As landlords leave the BTL sector, rental demand increases
As landlords begin leaving the UK's buy to let sector, rental demand has
hit its highest level this year, figures reveal.
According to Arla Propertymark, the number of prospective tenants
registering with letting agents increased in July to an average of 79.
It's also the highest figure since September last year but the number of
rental properties available has fallen by 4% year-on-year.
The figures highlight that the average number of rental homes available per
branch is 184, which is down from July 2017's figure of 192.
Despite this rise in tenant demand, the number of tenants who are seeing
rent increases fell slightly in the month.
‘BTL investors are being pushed from the market’
David Cox, the chief executive of Arla, said: "BTL investors are being
pushed from the market by continued regulatory change and increasing costs
and new landlords are deterred from entering.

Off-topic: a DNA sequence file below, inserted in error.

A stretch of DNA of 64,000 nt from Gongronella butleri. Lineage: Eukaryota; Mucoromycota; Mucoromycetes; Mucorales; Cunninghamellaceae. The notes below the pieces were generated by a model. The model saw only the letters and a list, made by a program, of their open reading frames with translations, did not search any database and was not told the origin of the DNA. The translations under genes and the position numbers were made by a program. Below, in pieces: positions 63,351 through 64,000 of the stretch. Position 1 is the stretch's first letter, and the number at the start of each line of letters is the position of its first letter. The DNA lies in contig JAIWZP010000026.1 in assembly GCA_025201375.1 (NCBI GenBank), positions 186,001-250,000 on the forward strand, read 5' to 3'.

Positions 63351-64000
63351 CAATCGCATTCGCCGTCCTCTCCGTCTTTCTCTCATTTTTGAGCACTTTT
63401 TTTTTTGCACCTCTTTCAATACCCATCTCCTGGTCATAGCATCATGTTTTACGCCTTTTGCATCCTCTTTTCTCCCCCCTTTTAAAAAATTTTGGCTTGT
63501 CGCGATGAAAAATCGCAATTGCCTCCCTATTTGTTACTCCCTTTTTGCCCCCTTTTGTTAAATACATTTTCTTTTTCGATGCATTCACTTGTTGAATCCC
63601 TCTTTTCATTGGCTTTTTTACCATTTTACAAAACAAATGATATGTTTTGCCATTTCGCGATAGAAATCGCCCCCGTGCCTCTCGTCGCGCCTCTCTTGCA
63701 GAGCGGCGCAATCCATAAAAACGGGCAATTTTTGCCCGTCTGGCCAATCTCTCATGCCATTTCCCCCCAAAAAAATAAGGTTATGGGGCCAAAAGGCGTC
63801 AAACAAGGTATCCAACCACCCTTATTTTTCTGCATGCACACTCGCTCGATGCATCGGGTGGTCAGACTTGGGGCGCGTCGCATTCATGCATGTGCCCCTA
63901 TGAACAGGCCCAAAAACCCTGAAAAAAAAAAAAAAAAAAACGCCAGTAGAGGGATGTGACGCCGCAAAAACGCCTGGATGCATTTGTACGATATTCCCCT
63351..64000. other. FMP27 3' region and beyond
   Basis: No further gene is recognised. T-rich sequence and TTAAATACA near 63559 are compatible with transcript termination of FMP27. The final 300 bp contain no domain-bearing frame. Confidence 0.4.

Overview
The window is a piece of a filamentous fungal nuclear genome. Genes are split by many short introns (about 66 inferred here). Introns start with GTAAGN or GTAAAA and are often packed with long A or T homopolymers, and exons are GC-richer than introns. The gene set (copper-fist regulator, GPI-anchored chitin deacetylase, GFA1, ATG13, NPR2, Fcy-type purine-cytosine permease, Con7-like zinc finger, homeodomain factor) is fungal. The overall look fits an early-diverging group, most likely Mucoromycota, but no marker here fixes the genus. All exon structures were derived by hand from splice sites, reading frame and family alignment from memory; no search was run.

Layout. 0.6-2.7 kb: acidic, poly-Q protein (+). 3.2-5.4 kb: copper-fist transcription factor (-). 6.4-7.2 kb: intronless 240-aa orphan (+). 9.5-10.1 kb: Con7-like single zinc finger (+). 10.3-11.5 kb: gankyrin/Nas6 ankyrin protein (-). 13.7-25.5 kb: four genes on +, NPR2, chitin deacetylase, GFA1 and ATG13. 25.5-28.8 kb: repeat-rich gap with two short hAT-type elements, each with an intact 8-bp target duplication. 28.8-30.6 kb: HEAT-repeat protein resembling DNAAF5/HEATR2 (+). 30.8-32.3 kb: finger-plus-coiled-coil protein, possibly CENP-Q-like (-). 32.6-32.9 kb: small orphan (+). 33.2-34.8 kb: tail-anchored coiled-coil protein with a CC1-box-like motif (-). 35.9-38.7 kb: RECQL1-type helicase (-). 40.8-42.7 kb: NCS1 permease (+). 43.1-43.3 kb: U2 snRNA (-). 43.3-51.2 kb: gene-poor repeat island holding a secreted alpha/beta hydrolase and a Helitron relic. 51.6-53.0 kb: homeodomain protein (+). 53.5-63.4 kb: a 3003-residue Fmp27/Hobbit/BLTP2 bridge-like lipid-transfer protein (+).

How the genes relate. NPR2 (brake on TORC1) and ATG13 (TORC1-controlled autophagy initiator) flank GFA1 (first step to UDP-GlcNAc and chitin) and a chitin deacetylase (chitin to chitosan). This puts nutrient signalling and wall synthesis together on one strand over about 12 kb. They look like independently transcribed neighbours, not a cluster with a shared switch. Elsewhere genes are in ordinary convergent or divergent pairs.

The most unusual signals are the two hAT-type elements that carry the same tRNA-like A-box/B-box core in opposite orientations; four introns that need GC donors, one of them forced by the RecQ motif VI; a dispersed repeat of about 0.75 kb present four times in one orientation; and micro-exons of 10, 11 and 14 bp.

"An average of four landlords last month took their rental properties off
the market per branch and with supply falling, competition among tenants is
increasing which is pushing up rents.
"Nearly a third of tenants saw rent rises last month, and while that's down
from June, it's still too high."
He added that more homes need to be made available for renting and the
government needs to make the buy to let market more attractive by
Big differences in landlords' buying habits
Meanwhile, It's been revealed that buy to let landlords in the Midlands are
investing in the sector and have a 'positive outlook'.
However, landlords in other parts of the country are scaling back on their
investment plans, particularly in London.
The figures come from UK Finance and highlights that applications for buy
to let mortgages for buying property have fallen by 40% since 2015.
Landlords in the Midlands are challenging the trend for investment
In addition, a sentiment survey of landlords carried out by Paragon has
found that landlords in the Midlands are challenging the trend for
The firm's managing director, John Heron, said: "The findings highlight
there are big regional differences in landlord buying habits and
experiences. Some landlords in central London appear to be scaling back
while landlords in the Midlands are investing on the back of their positive
Around 42% of landlords in the East Midlands say tenant demand is rising
and point to significant infrastructure investment, including the
regeneration of Birmingham.